The Neighbor Hood Hijacker: The Heroic Effort to Stop the Plundering of Our Community
My book follows the nearly five year long war that has wreaked havoc on home values, community stability and the legacy of the fifty year-old country club oriented neighborhood.
The Escondido Country Club community was a desirable resort-like address recently turned upside down by a nexus of social forces.
The book ties some of the unnecessary neighborhood conflict to the same national, cultural and generational divisions dominating the headlines across America, and pays tribute to the collective effort of a community to save itself from a ruthless property developer who wants to plunder the community for purely personal financial gain.
Here is an excerpt from the book:
"When the Escondido Country Club was sold, the new owner called a community meeting. While many of us who were not current members stood outside, I noticed a TV news truck pulling up into the parking lot. I decided to approach the reporter as soon as he got out.
"What do you know about this?" I asked him.
"Not much. Do you want to tell me about it?"
He told his cameraman to move in, and said, "Go for it. Look into the camera, and tell me what you think."
I said I was a longtime member who had left the club due to continuing deteriorating conditions, increasing prices and fees, and a general lack of communications between members and the ownership. The New Owner, who had closed escrow in December, was apparently threatening to close the course and turn it into a housing tract. That was something I knew the community would not accept without putting up a fight. The Country Club was so endemic to the community, and had provided so many years of important and memorable services beyond golf, the idea of using the property to develop new homes would wreck the identity and character of the neighborhood. And since so many of the locals homes fronted the course, they would stand to suffer serious economic damages were the course to go away.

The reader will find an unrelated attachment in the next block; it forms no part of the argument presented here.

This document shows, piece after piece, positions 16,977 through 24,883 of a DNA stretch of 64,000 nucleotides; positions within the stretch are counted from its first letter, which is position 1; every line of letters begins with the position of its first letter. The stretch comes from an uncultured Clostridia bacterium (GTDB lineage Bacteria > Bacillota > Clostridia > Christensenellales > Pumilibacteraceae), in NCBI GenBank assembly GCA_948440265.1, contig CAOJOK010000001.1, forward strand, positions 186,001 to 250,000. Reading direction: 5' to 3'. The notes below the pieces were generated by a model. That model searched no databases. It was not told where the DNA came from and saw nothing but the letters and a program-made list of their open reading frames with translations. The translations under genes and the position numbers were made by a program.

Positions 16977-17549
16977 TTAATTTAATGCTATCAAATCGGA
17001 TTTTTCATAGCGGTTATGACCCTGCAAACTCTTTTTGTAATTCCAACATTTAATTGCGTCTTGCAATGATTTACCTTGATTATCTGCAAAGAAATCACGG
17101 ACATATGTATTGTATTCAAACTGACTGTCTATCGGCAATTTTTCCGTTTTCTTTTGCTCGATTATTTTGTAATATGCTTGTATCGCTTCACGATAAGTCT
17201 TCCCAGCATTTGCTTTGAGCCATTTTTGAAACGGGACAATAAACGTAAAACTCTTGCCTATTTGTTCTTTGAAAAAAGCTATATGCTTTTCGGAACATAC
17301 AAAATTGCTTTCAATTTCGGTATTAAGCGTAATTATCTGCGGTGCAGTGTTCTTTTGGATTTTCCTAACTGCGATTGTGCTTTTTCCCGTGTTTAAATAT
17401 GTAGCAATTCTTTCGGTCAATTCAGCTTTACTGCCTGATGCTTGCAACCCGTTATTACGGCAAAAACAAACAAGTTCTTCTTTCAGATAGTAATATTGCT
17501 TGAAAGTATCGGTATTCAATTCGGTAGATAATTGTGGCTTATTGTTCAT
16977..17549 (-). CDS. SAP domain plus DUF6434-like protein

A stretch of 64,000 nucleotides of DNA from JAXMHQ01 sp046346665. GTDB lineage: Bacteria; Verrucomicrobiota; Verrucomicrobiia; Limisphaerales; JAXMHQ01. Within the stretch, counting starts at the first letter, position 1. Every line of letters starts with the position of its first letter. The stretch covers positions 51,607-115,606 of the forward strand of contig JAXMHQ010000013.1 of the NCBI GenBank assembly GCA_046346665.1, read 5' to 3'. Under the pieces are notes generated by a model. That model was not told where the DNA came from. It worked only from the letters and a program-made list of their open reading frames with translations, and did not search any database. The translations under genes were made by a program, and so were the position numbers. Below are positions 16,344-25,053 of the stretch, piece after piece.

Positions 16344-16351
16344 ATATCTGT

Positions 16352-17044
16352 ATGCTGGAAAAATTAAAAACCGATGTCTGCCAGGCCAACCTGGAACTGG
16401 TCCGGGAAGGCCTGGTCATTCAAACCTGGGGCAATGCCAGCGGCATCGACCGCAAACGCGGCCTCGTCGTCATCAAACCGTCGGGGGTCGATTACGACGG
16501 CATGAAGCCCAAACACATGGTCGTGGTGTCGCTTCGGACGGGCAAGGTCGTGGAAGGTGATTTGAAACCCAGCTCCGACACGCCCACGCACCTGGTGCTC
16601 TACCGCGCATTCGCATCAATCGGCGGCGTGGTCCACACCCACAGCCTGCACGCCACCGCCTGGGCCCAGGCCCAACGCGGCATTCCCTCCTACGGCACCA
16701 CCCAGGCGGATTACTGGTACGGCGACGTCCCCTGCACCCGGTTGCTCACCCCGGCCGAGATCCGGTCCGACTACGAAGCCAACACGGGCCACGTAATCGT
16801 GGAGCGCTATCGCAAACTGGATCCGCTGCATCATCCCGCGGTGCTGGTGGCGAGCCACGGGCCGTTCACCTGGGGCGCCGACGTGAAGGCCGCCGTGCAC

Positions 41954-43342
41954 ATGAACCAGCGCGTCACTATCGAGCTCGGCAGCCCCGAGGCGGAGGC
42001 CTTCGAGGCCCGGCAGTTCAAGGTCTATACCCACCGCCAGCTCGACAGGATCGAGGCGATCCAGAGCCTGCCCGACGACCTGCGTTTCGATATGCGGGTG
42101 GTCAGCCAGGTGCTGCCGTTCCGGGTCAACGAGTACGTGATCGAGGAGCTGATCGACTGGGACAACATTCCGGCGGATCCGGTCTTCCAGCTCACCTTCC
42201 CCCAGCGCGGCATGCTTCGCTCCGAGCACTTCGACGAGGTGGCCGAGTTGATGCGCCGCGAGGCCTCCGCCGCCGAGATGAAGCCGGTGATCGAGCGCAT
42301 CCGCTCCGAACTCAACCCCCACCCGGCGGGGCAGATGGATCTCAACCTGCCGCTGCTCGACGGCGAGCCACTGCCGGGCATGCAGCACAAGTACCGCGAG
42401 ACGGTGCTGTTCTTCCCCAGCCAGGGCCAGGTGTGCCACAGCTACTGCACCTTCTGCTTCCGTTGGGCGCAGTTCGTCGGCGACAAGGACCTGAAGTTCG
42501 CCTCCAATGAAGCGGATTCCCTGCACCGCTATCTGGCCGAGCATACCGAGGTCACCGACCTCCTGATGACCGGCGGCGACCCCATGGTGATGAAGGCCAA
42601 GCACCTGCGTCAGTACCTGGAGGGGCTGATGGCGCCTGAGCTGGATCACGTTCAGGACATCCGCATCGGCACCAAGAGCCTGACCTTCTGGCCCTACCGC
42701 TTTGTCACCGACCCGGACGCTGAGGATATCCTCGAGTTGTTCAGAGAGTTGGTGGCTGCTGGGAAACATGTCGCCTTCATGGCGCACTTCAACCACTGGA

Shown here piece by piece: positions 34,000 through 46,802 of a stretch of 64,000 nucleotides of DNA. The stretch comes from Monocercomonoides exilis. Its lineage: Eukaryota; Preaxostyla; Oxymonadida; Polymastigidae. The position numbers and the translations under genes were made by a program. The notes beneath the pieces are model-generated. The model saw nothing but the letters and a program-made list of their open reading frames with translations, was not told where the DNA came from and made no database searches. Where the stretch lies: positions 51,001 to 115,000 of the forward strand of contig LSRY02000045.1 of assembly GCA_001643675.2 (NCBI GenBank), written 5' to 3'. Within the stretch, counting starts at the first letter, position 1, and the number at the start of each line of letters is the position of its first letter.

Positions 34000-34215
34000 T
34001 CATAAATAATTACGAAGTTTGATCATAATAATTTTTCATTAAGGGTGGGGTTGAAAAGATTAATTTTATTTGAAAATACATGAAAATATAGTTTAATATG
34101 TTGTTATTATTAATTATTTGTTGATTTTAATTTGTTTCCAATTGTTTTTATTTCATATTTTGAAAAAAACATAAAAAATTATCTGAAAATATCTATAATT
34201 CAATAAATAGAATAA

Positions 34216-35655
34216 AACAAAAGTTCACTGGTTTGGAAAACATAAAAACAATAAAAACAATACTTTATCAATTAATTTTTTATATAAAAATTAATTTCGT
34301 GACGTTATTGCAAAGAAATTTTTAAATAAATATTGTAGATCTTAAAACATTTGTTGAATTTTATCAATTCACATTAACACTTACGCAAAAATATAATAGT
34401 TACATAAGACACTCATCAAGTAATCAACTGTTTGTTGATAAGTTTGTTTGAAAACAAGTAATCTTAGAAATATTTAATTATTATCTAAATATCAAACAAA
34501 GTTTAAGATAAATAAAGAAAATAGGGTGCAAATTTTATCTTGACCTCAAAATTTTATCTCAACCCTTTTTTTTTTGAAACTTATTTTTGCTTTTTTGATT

He asked me if I was mad. I said yes, because I did not believe the owner's reasoning about the viability of the golf business. It was like a restaurant, if you don't update the menu, invest in the facilities, and provide good service, people will go somewhere else. They don't stop eating, they simply choose to spend their money at a business that cares about them. This business was run into the ground by owners who didn't know what they were doing, or at least had ulterior motives, because their business practices chased members away.
I theorized the new owner wanted to use that as a pretense to 'save' the community by flipping the property to home builders at an outrageous markup. He bought the property cheap, and if he is able to get the approvals, it would suddenly be worth many times what he paid for it."
That was in February, 2012. As of October, 2018, the situation is still in litigation, and the community is still in distress.